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Boy who sparked end-of-life debate dies

ST. LOUIS (AP) -- A Canadian boy whose family's struggle to keep him alive despite overwhelming odds spurred an international end-of-life debate has died about four months before his second birthday, a family spokesman said Wednesday.

Joseph Maraachli, who became widely known as Baby Joseph, died Tuesday, according to Brother Paul O'Donnell of St. Paul, Minn., the family's spokesman. Joseph suffered from the progressive neurological disease Leigh Syndrome.

Earlier this year, doctors at London Health Sciences Centre in Joseph's native Ontario refused to perform a tracheotomy to extend his life, saying it was futile because the disease was terminal. Cardinal Glennon Children's Hospital in St. Louis then agreed to treat Joseph.

The Rev. Frank Pavone, director of Priests for Life, the group that flew Baby Joseph to St. Louis, said the child and his parents "fulfilled a special mission from God." He said the parents "wanted to fulfill their calling to love their child unconditionally and to protect him from those who considered his life worthless."


Public pools required to have back-up drain

WASHINGTON (AP) -- Thousands of public pools nationwide will be taking a fresh look at their safety systems after federal regulators changed course Wednesday on measures required to keep swimmers, especially children, from getting trapped in pool drains. The Consumer Product Safety Commission voted 3-2 to revoke guidance it provided pool operators nearly 18 months ago about how to comply with a sweeping 2008 law aimed at preventing drain suction from trapping swimmers under water.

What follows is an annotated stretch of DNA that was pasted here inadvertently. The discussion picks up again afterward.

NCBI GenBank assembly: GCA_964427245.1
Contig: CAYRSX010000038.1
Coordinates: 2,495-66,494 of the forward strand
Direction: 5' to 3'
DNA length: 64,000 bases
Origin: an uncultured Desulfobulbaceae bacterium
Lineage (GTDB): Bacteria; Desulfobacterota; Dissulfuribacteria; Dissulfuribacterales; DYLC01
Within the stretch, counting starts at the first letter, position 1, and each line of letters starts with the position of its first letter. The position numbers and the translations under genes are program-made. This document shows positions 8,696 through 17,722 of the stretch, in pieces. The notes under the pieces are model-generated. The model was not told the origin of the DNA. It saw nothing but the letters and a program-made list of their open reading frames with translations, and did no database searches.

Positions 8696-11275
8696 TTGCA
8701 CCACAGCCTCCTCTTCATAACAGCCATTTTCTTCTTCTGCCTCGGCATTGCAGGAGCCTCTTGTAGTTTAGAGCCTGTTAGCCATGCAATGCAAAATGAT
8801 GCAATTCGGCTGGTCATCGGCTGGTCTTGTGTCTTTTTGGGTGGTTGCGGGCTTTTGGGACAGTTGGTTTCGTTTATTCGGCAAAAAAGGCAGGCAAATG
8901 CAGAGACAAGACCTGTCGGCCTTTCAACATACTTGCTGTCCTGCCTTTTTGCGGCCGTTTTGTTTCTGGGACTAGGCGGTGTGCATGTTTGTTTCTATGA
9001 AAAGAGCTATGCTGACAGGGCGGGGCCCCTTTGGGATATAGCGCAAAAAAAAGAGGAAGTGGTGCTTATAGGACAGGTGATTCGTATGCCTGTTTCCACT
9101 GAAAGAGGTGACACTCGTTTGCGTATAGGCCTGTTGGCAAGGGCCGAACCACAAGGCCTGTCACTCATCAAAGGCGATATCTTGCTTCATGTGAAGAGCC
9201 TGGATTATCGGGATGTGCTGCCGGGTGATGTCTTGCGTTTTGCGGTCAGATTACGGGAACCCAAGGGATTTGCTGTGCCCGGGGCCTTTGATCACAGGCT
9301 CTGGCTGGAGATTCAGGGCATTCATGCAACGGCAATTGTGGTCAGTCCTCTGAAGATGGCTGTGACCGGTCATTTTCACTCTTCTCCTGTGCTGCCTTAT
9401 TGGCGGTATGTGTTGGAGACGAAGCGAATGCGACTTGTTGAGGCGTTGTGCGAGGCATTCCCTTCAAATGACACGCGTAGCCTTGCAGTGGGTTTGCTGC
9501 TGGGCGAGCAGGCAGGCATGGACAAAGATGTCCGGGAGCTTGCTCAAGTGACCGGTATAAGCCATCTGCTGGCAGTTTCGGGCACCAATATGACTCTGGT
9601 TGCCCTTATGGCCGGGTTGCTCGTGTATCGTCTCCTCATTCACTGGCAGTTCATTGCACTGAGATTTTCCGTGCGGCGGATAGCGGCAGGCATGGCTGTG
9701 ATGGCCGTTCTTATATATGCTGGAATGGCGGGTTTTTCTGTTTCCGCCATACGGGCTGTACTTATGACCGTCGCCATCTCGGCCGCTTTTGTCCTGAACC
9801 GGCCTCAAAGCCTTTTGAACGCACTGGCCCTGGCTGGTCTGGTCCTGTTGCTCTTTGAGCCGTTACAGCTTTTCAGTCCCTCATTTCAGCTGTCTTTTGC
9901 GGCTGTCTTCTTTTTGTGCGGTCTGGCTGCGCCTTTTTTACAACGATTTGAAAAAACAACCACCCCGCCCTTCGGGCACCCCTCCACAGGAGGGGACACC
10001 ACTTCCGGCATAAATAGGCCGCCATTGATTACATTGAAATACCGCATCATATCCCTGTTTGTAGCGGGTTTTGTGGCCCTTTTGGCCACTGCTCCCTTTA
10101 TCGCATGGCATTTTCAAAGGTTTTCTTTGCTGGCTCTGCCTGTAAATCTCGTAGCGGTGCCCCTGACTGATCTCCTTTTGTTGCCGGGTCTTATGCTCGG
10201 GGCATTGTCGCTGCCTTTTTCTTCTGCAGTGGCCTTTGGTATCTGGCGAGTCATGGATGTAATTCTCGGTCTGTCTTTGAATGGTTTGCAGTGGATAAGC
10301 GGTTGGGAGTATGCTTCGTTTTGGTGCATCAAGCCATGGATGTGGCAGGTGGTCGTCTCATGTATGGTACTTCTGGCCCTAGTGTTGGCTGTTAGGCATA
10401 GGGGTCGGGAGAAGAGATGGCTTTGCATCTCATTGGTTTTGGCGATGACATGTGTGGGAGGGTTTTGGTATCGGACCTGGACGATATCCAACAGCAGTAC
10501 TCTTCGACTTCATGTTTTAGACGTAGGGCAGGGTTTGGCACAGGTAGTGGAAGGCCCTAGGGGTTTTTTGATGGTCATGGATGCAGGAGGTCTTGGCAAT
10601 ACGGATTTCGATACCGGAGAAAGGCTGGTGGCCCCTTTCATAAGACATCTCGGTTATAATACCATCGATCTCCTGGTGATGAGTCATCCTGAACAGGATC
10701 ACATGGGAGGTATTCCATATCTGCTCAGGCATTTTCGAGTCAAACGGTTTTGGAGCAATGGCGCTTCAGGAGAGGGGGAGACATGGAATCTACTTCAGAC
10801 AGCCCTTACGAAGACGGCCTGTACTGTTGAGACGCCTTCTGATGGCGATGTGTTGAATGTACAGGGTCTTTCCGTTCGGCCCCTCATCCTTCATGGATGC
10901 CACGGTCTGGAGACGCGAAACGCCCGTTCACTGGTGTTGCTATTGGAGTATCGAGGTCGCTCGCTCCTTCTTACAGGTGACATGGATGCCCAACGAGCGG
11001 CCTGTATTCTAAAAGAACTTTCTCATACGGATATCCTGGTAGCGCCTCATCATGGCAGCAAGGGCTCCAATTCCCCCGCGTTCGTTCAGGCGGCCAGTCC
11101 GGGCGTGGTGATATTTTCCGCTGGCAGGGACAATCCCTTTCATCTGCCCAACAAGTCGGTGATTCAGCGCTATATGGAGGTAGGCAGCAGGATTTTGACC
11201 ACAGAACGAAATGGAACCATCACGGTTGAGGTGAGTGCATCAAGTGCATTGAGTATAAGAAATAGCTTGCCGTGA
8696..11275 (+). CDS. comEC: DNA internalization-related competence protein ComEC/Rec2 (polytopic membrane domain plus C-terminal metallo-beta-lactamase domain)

The new guidance requires public pools with a single main drain to have a back-up system that could shut the suction of the drain. Previously, they had been told they could use a new "unblockable" drain cover, usually a dome-shaped piece of equipment that covers the drain and prevents entrapment. The concern is that the "unblockable" drain cover could break. Now, public pools with those single-drain systems have to buy new and costly back-up systems. Some pools may close if they don't have the new equipment by next May.


Obama urges students to continue learning

WASHINGTON (AP) -- President Obama told students Wednesday in a back-to-school address that they bear responsibility in helping America get back on its feet.

"You're young leaders. And whether we fall behind or race ahead as a nation is going to depend in large part on you," he said in an address to high school students at Benjamin Banneker Academic High School that was broadcast live on television and online.

He encouraged the students to get an education after high school. He said in tough economic times, the country needs their ideas and passion.

Obama also confessed that he wasn't always the best student and didn't love every class he took.

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